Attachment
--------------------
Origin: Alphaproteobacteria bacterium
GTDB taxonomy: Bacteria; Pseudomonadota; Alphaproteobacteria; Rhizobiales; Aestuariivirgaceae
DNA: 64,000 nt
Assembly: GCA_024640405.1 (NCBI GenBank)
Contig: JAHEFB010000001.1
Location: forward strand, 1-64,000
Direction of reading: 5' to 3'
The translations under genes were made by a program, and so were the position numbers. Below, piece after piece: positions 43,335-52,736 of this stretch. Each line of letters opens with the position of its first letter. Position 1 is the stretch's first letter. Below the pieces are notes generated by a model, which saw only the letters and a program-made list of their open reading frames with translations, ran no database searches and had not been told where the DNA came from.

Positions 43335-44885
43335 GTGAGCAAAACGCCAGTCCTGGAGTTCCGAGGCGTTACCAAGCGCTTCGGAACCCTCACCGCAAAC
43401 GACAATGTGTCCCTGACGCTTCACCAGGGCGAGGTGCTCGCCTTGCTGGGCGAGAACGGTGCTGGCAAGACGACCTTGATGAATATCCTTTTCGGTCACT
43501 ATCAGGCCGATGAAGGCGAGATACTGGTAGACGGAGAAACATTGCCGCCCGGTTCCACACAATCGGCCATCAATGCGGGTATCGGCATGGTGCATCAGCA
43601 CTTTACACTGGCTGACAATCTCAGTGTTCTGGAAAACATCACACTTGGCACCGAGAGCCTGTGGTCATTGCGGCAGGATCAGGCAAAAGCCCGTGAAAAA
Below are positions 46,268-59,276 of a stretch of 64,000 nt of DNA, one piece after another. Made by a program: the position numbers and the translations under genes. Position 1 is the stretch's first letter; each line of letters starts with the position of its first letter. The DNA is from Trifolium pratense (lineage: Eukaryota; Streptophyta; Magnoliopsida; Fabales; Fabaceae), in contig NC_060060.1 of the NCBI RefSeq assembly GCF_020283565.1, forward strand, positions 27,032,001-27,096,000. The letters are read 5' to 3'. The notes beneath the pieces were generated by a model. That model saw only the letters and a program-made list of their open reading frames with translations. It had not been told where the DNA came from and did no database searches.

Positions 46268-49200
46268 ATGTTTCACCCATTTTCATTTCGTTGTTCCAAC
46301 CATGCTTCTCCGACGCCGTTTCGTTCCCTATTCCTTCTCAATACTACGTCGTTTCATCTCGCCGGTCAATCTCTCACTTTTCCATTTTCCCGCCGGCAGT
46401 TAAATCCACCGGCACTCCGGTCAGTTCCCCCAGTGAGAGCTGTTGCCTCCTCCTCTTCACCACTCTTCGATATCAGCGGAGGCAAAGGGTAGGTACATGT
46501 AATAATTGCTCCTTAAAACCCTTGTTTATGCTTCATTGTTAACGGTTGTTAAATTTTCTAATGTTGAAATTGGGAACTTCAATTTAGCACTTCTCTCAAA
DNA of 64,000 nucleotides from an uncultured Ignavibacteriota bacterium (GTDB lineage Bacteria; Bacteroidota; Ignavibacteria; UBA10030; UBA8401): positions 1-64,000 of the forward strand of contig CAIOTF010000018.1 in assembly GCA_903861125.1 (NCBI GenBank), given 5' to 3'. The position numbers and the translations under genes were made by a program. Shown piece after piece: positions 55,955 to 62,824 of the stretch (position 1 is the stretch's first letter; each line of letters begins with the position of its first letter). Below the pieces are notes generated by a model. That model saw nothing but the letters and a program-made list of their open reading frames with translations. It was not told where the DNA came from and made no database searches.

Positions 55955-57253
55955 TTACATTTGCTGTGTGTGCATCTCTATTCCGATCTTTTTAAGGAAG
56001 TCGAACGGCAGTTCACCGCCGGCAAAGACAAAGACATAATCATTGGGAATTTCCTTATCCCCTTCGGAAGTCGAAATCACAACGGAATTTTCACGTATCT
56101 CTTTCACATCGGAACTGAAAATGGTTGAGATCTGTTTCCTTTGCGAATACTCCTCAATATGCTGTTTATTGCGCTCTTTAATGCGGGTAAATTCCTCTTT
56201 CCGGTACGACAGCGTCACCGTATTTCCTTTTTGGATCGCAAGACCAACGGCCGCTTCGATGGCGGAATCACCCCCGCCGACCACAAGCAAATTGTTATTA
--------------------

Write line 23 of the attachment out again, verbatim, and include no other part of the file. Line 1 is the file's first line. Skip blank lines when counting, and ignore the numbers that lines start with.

56001 TCGAACGGCAGTTCACCGCCGGCAAAGACAAAGACATAATCATTGGGAATTTCCTTATCCCCTTCGGAAGTCGAAATCACAACGGAATTTTCACGTATCT